How can democracies use technologies to strengthen themselves? Answers are emerging around the world, with the central theme being that technology can make politics more engaging, successful and legitimate by enabling people to become active producers of political outcomes instead of passive consumers. 

Two examples of “participatory democracy” are taking place in Taiwan and Madrid. In Taiwan, the “vTaiwan” project encourages the public to participate in a multi-month, multi-phase “consultation process” where citizens give issue-specific feedback offline and online. They use that feedback to create their own legislative and administrative proposals, and the most popular proposal are ratified and implemented by the government. Over the last three years, tens of thousands of people have participated, resulting in more than a dozen new laws and administrative actions. In Madrid, city government built a platform that enables citizens to debate issues and propose legislation. If that legislation meets a popularity threshold, it automatically becomes law.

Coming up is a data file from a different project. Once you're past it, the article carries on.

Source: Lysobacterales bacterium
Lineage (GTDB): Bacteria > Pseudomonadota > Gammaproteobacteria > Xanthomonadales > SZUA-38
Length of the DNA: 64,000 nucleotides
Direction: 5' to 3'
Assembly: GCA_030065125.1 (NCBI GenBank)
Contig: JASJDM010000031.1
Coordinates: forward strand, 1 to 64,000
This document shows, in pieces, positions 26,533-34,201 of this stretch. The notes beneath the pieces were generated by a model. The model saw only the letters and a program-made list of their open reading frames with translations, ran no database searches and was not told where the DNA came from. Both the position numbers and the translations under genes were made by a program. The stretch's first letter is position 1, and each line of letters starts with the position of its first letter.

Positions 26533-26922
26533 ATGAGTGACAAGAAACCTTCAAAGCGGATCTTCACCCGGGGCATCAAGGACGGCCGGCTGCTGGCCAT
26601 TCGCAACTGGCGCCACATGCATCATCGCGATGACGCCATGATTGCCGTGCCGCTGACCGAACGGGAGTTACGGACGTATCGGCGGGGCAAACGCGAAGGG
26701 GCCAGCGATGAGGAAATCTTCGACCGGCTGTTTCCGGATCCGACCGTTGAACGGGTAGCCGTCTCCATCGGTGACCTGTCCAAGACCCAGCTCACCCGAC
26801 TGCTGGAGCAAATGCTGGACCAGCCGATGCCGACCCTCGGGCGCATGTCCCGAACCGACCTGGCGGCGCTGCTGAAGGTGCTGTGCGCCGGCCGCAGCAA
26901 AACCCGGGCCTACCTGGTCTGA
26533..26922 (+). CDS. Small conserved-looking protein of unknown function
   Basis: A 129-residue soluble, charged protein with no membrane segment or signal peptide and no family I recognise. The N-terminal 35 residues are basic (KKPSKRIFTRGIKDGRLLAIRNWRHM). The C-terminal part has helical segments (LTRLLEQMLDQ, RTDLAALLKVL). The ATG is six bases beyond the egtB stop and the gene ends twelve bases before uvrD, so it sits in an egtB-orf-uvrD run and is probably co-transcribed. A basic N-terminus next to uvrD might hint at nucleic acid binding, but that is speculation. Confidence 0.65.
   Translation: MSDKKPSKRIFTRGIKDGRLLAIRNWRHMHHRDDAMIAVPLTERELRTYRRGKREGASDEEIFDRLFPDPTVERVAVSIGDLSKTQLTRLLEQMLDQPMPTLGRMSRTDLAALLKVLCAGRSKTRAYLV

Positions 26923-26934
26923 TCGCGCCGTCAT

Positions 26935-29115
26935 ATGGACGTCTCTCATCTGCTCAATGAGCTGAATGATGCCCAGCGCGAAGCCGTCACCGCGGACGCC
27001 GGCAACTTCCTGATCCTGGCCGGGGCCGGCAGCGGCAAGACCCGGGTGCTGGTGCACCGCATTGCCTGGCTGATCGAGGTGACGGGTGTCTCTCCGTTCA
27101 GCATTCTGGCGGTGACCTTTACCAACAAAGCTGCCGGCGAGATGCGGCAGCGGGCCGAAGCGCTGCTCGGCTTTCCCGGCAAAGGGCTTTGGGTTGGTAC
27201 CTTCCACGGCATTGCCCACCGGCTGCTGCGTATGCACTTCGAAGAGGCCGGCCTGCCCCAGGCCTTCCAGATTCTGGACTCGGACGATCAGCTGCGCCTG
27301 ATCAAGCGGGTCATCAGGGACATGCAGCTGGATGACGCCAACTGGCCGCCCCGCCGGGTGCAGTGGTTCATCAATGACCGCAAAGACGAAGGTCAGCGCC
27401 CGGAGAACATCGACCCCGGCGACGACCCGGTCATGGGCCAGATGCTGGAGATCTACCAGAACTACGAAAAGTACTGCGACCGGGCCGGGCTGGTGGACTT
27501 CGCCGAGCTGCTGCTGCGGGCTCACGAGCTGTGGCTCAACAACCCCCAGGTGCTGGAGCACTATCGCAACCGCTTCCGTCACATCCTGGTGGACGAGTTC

Surprisingly, there are few if any truly participatory political projects in the United States. While New York City has “participatory budgeting,” its many restrictions and limited scope makes it fundamentally different than the open-ended participatory processes practiced overseas.

New York City’s Public Advocate is supposed to be the voice of all New Yorkers. As such, it’s the perfect position to bring a technology-enabled collective decision-making process to our City. Since it’s democratically elected, the Public Advocate can give “participatory democracy” real legitimacy. And since it has consultative status with the City Council and many city agencies, the Public Advocate can bring the public’s will directly to the people who run our city.

I’m running for Public Advocate to put “participatory democracy” on the ballot in November. With your help, we can put the Public exactly where it should be — directly in charge of the Public Advocate.

 

Devin Balkind works at the intersection of the nonprofit sector, the open-source movement, and grassroots community organizing to share and initiate best practices. He currently serves as president of the Sahana Software Foundation, a nonprofit organization that produces open source information management system for disaster relief and humanitarian aid. He is running for NYC 2017 Public Advocate.

This article was originally published September 16, 2017 at Education Update